3. Ready for HGTV. As inventory rises, a buyer finds himself with more options. More options for the buyer means higher expectations when it comes to condition. A common complaint out there from buyers and their agents is that the current inventory is not that great. The homes that are in great condition and priced right are currently under contract. And then you have the rest. Of course, the holiday season does have some effect on the market. But it is a new year now. And this year looks to be a price war and a beauty contest at the same time.

4. Pricing. Most predictions are that we should see slow and steady appreciation for the foreseeable future, maybe 2-4 percent each year. Homes that received multiple offers in 2013 and 2014 may only see one offer in 2015 due to increased inventory. We are already seeing that this is the case. I currently have homes listed at prices that would have received multiple offers in June, yet have not received one offer in December. We WILL get them sold. I have no concern of that. I share this with you to show that in less than six months, the perception of value to the buyer has shifted. And with it, prices in most areas have dropped. The number of price adjustments that I am seeing in MLS has increased significantly. At the end of the day, you must price your home at or slightly below market value to accomplish an offer. The tricky part is knowing what fair market value is, and where it is headed. Pricing slightly below market value allows you to stay ahead of the market as inventory increases. You don’t want to chase the market after having over-priced your home. That is a hard race to win.

Photo Credit:

Glas. Alleen.

Martin Fisch

Your home: Pending home sales boom in May!

Sold Sign

The National Association of Realtors just recently announced that the pending home sales index saw a significant increase of 6.1 percent in May compared to the previous month. NAR attributes the notable increase to low interest rates and the availability of new inventory. Whatever the cause, the pace of the national market is moving at a very favorable pace.

NAR chief economist Lawrence Yun expects improving home sales in the second half of the year. “Sales should exceed an annual pace of five million homes in some of the upcoming months behind favorable mortgage rates, more inventory and improved job creation,” he said. “However, second-half sales growth won’t be enough to compensate for the sluggish first quarter and will likely fall below last year’s total.”

Our Kansas City market is seeing even stronger gains in the pending homes sales arena. According to Heartland MLS, our pending home sales increased almost 10 percent in the month of May. Yes, the May market was a fun one. And honestly, the June market was a blast too.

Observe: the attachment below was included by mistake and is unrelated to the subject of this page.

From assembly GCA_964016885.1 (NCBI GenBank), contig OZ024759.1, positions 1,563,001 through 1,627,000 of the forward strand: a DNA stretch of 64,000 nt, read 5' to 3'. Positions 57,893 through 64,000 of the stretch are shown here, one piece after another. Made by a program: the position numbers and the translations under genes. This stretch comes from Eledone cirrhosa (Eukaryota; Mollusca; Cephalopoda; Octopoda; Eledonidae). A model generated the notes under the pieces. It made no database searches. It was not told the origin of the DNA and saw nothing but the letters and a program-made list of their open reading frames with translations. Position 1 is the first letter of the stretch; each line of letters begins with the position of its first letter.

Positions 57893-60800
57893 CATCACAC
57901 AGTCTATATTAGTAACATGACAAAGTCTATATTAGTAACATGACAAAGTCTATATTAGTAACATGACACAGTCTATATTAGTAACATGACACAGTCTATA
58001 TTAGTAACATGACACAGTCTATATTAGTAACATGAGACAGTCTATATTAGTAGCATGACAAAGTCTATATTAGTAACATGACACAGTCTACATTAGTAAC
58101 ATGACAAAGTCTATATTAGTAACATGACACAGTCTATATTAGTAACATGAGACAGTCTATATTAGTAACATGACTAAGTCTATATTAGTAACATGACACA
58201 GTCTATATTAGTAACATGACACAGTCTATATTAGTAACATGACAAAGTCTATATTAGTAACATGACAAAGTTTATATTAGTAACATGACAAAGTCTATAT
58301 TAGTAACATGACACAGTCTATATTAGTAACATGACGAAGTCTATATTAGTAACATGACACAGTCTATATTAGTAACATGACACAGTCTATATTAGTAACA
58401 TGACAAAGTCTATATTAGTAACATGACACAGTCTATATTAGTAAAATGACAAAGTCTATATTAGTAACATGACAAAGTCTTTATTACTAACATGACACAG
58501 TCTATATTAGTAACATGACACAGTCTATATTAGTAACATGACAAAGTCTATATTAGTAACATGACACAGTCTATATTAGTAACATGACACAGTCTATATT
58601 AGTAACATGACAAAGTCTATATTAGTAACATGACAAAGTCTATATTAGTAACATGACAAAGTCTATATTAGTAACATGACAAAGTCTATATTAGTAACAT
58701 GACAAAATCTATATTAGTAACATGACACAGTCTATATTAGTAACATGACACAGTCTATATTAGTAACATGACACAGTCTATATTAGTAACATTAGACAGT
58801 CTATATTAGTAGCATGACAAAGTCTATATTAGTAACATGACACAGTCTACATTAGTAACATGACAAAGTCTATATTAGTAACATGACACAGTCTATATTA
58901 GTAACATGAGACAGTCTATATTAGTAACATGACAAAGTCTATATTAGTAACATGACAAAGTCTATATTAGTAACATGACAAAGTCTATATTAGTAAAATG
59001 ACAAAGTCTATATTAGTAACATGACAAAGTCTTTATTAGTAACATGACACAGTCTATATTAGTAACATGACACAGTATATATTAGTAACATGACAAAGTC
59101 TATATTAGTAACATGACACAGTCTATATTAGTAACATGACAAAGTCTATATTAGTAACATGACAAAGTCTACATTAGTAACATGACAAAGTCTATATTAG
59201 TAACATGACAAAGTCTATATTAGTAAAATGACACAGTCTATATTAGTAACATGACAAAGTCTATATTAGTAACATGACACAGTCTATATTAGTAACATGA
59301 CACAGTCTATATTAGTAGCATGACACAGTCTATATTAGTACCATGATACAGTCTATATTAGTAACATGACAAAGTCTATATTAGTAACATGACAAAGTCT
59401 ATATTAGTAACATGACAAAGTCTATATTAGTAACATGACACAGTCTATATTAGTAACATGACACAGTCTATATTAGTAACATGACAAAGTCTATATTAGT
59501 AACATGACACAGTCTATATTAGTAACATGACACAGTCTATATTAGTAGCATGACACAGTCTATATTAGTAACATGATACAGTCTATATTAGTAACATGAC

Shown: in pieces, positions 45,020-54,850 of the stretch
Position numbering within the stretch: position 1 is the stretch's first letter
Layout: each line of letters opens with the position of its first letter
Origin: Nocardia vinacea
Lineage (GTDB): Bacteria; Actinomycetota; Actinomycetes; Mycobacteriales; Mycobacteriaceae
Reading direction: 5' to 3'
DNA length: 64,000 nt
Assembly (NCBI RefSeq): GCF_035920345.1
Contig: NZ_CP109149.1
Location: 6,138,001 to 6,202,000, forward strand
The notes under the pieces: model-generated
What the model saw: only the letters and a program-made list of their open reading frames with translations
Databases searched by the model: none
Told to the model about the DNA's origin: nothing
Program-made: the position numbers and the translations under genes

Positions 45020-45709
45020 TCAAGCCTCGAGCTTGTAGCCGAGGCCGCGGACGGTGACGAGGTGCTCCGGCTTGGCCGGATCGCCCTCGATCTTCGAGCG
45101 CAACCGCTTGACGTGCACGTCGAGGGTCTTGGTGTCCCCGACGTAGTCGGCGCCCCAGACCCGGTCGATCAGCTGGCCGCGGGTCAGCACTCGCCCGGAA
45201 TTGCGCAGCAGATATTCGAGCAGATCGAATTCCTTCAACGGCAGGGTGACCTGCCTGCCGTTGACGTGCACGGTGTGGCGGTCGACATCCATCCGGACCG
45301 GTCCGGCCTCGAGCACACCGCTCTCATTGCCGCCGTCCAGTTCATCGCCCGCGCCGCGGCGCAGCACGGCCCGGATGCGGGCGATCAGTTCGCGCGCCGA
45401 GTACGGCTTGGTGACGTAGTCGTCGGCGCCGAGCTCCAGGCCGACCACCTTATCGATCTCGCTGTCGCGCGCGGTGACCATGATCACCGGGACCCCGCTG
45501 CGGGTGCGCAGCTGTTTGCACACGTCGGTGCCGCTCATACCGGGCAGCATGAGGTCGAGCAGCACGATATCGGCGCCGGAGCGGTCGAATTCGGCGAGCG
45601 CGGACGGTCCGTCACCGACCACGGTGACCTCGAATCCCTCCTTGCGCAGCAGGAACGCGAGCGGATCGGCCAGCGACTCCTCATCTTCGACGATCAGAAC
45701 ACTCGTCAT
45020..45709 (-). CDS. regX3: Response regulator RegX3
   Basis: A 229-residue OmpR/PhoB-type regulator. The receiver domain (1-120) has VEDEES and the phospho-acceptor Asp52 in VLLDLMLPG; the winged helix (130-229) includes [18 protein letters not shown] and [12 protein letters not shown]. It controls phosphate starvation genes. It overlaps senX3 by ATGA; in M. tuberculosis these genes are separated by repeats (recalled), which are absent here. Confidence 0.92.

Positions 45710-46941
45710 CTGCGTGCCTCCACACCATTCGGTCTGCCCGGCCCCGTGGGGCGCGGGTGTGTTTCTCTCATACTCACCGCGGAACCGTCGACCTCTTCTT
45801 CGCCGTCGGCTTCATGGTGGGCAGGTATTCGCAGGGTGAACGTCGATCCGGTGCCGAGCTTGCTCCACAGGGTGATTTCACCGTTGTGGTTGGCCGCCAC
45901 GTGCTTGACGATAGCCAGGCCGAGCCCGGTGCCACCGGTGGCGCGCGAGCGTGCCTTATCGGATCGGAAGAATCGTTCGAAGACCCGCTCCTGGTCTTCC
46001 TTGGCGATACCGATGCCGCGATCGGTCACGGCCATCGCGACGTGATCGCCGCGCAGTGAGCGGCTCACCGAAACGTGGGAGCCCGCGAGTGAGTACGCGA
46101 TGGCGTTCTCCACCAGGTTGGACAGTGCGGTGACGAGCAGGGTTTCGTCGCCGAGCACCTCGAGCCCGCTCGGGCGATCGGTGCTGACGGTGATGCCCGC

So what about July?

So far, July has pretty much followed our normal seasonal pattern. Due to the Fourth of July holiday, the month started out at a slower pace. We did not see very many homes go under contract, nor did we see much new inventory. But just yesterday, we saw 11 new listings come on in Prairie Village alone. That is three times what we typically see. If that trend continues, we will probably have some happy buyers because their options will improve substantially. Conversely, the sellers out there who have had very little competition up until now may suffer a rude awakening.

Seasonally in KC, we see a slow but steady increase in inventory from July through the end of the year. If this seasonal pattern holds true this year, then time is of the essence for you sellers out there. Every new listing on the market increases our supply and unless the demand increases as well (which seasonally it usually does not), our values will stabilize for the year and in some years have slipped a little going into the winter months.

As the new school year approaches quickly, we may see a resurgence of homes going under contract as families try to make a last minute purchase before the school year starts. So take advantage of this time, Mr. and Mrs. Seller. Get your home on the market!

In some areas of town we are still seeing historically low inventory, and yes, interest rates are as low as 4.125 percent on a 30 year mortgage. Most homeowners are primed for the perfect “move up” scenario. If you sell now while your competition is minimal, you are almost guaranteed to get top market value for your home and have the benefit of an unbelievably low interest rate on your purchase.

Rates will not and cannot stay this low forever. As the unemployment rate continues to drop and the country continues to add jobs, the Fed will most certainly continue tapering its purchases of mortgage backed securities. The “taper” as it is famously known has resulted in higher interest rates each time the Fed has announced a reduction in its purchases. Don’t allow the taper to taper your buying power by paying higher interest rates on a home loan.

Remember, every percent of increase in the interest rate will reduce your buying power by 10 percent. If you are pre-approved to purchase a $250,000 home based on an affordable mortgage payment and rates increase by only 1 percent, to keep the payment at that same amount you could only purchase a $225,000 home. Ten percent of the value of your future home can make a huge difference in how that future home improves your quality of life.

Photo Credit: Mark Moz on Flickr.com

Girls in Hoodies

Your home: Say goodbye to historically low interest rates